Today, the Supreme Court issued a per curiam ruling that solidified its landmark same-sex marriage ruling in Obergefell v. Hodges. Contrary to popular belief, per curiam doesn’t mean “unanimous”; it means “by the court,” or that it is unsigned. Indeed, three justices did dissent: Justices Clarence Thomas and Samuel Alito, and the Court’s newest member (who doesn’t belong there in the first place), Neil Gorsuch. In his dissent, Gorsuch proves he’s everything we feared he would be, an anti-queer wolf with a sneaky, homespun smile.
First, the decision itself. This case, Pavan v. Smith, was triggered by the State of Arkansas’s refusal to list the names of married same-sex couples on their children’s birth certificates. Recall that in Obergefell, Justice Kennedy wrote for Supreme Court’s majority that the Fourteenth Amendment’s due process and equal protection guarantees required states to extend marriage rights to same-sex couples. Queer couples deserved equal “dignity,” Kennedy wrote, ending his decision with this profound statement on marriage and equality:
Arkansas had tried to neuter this holding, arguing that nothing in a decision that guarantees queer persons the right to marry also gives them the right to both be listed as parents to a child where only one of them is a biological parent.
There are three problems with that argument. First, it makes a mockery of Obergefell. That decision required states to extend all the “constellation of” rights and obligations that come with marriage to queer couples “on the same terms and conditions as opposite-sex couples.” Parentage is one of those rights.
Second, as the Court noted, Arkansas already includes nonbiological parents on birth certificates when the parents are in opposite-sex marriages. Children born via artificial insemination to opposite-sex couples get their biological mom’s name and her husband’s name on their birth certificate. This is actually state law, and it even applies when everyone knows that the husband is not the biological father.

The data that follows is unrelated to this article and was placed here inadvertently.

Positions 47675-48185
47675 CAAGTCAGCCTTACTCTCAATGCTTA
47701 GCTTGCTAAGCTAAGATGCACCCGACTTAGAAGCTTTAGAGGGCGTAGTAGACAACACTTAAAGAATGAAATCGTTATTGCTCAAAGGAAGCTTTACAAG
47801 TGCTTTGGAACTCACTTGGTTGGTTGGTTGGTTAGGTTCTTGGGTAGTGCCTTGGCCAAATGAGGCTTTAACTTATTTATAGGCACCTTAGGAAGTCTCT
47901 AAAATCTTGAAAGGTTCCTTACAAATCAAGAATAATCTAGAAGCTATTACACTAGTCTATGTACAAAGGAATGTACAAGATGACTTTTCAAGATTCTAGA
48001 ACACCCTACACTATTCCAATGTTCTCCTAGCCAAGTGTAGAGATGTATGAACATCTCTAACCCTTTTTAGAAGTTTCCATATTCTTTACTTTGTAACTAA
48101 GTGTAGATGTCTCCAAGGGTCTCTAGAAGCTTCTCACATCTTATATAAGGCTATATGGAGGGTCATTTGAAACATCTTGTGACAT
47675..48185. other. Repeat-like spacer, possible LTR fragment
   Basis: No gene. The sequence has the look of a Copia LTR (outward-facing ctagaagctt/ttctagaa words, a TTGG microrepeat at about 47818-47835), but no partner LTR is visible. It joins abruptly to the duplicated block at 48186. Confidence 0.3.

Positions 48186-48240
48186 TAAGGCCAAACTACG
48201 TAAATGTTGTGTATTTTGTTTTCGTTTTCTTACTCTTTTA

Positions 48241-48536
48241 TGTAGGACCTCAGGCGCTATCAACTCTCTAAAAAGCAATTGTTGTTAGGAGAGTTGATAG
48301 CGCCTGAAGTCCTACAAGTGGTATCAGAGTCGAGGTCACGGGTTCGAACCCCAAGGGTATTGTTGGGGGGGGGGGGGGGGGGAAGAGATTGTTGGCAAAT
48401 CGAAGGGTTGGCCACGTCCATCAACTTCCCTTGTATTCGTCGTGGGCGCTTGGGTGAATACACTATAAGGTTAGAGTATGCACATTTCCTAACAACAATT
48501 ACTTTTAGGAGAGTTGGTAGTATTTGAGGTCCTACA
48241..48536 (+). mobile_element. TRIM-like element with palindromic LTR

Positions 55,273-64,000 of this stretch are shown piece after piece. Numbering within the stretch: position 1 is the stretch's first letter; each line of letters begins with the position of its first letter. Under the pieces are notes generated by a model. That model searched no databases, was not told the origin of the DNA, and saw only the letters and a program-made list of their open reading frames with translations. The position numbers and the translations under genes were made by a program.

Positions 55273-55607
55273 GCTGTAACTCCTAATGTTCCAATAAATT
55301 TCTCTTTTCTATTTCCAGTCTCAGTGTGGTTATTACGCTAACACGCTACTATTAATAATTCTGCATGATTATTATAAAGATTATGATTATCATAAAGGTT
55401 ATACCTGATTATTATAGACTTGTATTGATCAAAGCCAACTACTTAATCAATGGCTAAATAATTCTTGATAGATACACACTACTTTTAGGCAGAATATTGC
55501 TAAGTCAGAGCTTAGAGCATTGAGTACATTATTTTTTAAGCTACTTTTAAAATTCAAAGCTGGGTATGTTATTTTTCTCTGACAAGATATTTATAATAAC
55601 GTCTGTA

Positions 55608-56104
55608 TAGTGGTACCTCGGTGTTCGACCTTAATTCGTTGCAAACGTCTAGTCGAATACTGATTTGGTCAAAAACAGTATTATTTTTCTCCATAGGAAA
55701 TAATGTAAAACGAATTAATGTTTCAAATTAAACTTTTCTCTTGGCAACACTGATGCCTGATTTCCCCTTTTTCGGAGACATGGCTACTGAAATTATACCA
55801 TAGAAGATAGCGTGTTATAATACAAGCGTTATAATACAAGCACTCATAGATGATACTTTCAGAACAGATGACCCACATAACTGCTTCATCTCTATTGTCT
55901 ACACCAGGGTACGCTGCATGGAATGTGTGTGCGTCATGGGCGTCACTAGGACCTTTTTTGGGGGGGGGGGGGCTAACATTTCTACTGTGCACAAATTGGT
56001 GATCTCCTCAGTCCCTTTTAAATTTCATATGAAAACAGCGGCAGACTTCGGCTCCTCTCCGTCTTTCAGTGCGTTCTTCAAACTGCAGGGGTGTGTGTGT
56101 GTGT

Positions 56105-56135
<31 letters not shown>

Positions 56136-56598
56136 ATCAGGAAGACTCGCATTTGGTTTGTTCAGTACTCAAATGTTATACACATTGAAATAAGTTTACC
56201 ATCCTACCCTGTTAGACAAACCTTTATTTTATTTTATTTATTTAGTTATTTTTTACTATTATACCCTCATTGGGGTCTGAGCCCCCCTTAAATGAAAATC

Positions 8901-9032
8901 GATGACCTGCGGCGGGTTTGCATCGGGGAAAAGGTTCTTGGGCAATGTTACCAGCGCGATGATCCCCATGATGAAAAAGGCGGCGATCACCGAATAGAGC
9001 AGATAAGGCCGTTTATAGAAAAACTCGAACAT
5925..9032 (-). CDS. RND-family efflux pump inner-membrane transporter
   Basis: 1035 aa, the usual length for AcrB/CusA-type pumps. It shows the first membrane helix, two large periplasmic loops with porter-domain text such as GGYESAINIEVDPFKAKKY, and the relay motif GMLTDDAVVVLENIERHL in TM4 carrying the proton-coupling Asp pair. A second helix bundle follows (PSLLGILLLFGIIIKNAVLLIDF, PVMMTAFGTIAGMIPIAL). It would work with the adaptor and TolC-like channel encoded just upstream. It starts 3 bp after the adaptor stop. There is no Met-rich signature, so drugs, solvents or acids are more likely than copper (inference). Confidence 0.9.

Third, any other holding would make marriage rights narrow and open the door to erosion of the rights associated with marriage. If queer persons can get married, but then they can’t enjoy the rights that come with a valid marriage, what was the point in the first place?
But these arguments didn’t move Justice Gorsuch, who took Arkansas’s line and argued that a decision about marriage says nothing about a state administrative regime based on biology. As I noted earlier, this runs directly afoul of Obergefell, which guaranteed more than a certificate of marriage, but also all the rights associated with marriage. Combine this with Gorsuch’s radical dissent in the Court’s refusal to take up a challenge to California’s law that only grants gun owners concealed carry permits for “particularized need.” Only Gorsuch and Thomas dissented, arguing that the law infringes some nonexistent right to carry guns everywhere and for whatever reason, something not even the most conservative Supreme Court justices have even implied before.
Gorsuch’s emerging jurisprudence is an affront to progressive values and a direct assault on our rights and safety as queer Americans.
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